It’s can be a little confusing to people that Hannukah and Christmas fall around the same time of year. Growing up in Canada I was often asked some variation on “that’s your Christmas, right?” In the Diaspora it always felt like Hannukah was a kind of “consolation prize” for Jewish kids who didn’t get Christmas. And while it has no obvious connection to Christmas, Hannukah is a deep holiday and a profound place of connection for Jews and Christians.
The events of Hannukah are described in the books of 1 and 2 Maccabees, which are not part of the Jewish canon. Not only are 1 and 2 Maccabees part of many Christian Bibles, we also know that Jesus himself marked Hannukah, as recounted in the Gospel of John 10:22-23. So, paradoxically, Hannukah is a holiday that’s not biblical for Jews, and is biblical for Christians. Yet Jews celebrate Hannukah, and Christians do not.
This year Hannukah begins on the first Sunday of Advent. As Jews gather together to light one small candle, so too do Christians, preparing for the birth of the Saviour. What does it mean for us in today’s world?
The basic Hannukah story is this: In 175 BCE Judea was invaded by the Seleucid emperor Antiochus Epiphanes IV. He outlawed fundamental Jewish practices and violated the Temple with statue of Zeus and the sacrifice of impure animals on the altar. The Maccabees arose in response, and this group of Jewish guerilla warriors undertook an uprising, lead by Mattityahu and his 5 sons. That revolt was successful, and by 165 BCE the Temple had been recaptured and cleaned, with a new altar dedicated, fit for sacrifices to the God of Israel.
One problem remained – according to Exodus 27:21 lamps were to burn all night, every night, lit from pure, consecrated olive oil. And only one such jar of oil was found - enough for one day. Yet that oil lasted eight days, the length of time it took to bring more pure oil to Jerusalem.
In short then, Hannukah is a celebration of two things – a military victory and a spiritual victory.
A people’s triumph over the bad guys and a people’s quest for holiness. Nice.
As everyone knows, Jews light an additional candle each night until a full blaze of eight candles lights up the darkness.
But there’s no necessary reason for this.
In fact the two most important rabbinic schools of thought disagreed about how to light Hannukah lights. In contrast to what we might take for granted, Beit Shammai insisted that we begin the holiday with eight candles and light one less each night! His argument was one based on a model that sought to fill in sacrifices missed during the war. Beit Hillel, on the other hand, championed the format that we are familiar with today – starting with a single light and increasing each night. The argument of Beit Hillel was based on a completely different way of seeing, an orientation not backward to a historical event of military conquest, as was Beit Shammai but rather toward something not caught in history, toward something extra-historical, supra-historical: Holiness.
Shammai is focused on the defeat of the enemy, and like all historical events its impact – like the candles - diminished over time. Hillel is focused instead on the holiness that resulted from this military victory, and that just as holiness increased with the rededication of the altar, so should the lighting reflect an increase in holiness. According to this way of thinking, Hannukah points us not just to a single “historical” miracle but an ongoing “suprahistorical” one.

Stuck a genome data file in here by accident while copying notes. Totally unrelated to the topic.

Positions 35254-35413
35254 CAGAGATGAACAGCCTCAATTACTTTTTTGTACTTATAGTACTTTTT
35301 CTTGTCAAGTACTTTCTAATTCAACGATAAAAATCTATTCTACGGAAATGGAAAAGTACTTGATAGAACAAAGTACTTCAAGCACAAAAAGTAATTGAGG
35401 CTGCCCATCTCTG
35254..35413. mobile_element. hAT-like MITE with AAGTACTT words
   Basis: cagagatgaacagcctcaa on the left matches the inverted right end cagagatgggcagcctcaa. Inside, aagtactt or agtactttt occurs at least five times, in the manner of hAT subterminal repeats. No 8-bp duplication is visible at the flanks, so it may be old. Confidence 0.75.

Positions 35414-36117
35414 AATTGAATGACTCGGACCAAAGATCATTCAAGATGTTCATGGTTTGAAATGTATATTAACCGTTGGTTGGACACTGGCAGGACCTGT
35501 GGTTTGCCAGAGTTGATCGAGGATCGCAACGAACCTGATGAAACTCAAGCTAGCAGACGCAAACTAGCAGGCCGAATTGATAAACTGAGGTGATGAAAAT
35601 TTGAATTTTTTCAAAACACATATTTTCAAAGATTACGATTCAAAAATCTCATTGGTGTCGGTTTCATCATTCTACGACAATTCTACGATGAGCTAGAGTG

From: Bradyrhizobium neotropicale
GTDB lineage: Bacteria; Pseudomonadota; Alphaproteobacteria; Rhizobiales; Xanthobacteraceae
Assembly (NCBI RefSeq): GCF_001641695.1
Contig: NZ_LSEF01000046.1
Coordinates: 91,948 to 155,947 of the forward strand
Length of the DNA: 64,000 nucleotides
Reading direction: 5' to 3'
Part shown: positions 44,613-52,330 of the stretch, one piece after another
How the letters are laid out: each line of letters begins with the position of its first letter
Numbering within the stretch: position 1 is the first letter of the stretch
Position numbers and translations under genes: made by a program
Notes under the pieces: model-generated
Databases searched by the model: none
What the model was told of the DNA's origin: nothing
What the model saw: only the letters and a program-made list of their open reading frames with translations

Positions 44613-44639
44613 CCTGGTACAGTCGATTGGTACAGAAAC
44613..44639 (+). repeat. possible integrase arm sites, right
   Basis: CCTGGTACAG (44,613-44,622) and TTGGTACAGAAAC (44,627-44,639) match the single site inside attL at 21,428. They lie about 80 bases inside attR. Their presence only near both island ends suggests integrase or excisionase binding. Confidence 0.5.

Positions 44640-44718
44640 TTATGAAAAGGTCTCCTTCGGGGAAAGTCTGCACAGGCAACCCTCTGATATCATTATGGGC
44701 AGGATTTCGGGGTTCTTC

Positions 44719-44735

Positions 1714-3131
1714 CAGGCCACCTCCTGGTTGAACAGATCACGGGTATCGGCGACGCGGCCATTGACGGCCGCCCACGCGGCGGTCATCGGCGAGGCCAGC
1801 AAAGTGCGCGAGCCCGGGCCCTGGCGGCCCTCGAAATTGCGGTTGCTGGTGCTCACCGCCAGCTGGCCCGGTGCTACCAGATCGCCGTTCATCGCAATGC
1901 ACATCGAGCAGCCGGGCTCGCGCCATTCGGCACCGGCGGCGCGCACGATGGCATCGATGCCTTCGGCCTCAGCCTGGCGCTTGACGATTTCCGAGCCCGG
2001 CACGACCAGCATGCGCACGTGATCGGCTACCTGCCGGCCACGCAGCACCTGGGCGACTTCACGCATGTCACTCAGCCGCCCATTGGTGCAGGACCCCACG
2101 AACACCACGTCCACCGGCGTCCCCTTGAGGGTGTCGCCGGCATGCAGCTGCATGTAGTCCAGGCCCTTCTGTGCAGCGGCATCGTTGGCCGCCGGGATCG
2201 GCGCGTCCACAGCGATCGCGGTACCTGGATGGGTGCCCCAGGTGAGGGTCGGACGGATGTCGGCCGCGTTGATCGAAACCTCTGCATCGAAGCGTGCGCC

Because while the Macabees themselves make for an exciting story, and while that victory was tremendously important for freedom of Jewish practice, its impact did indeed diminish overtime. More than diminished. It ended up in with the reign of some of the most corrupt and power-hungry rulers in the form of the Hasmonean dynasty, whose infighting and ambition invited Rome in to rule Judea from 63BCE as a protectorate.
Power corrupts unless it is guided by holiness. Human power must be subservient to holiness, to the guidance of God.
There is no doubt – we live in a dark time - surrounded by lawlessness and cruelty, human power running out of control. We are ready to do something, anything, to make it stop. Our souls, our hearts are eager, desperate, but our hands are not able to do as much as our souls demand.
And here is the power of Hannukah. As Rav Kook (first Ashkenazi chief rabbi of British mandate Palestine) wrote:
The purely righteous do not complain of the dark, but increase the light; they do not complain of evil, but increase justice; they do not complain of heresy, but increase faith; they do not complain of ignorance, but increase wisdom.
The challenge here is one of time.
Increasing light, justice, faith and wisdom is slow work. It is predicated on waiting, on desire, and on hope. We await all that is promised by the Prophets. A better world. True justice. The Messianic age. Waiting does not mean bemoaning the current dark. Nor is that waiting a kind passive resignation to some weary future “whenever”. Rather for all of us, waiting is an expectant, faithful task, that requires our active participation at every turn in the smallest of ways.
This year Hannukah begins on the first Sunday of Advent. As Jews gather together to light one small candle, so too do Christians, preparing for the birth of the Saviour. As we Jews and Christians work together toward a better world, we also wait together for all that was promised. May our work be blessed, and our waiting be holy.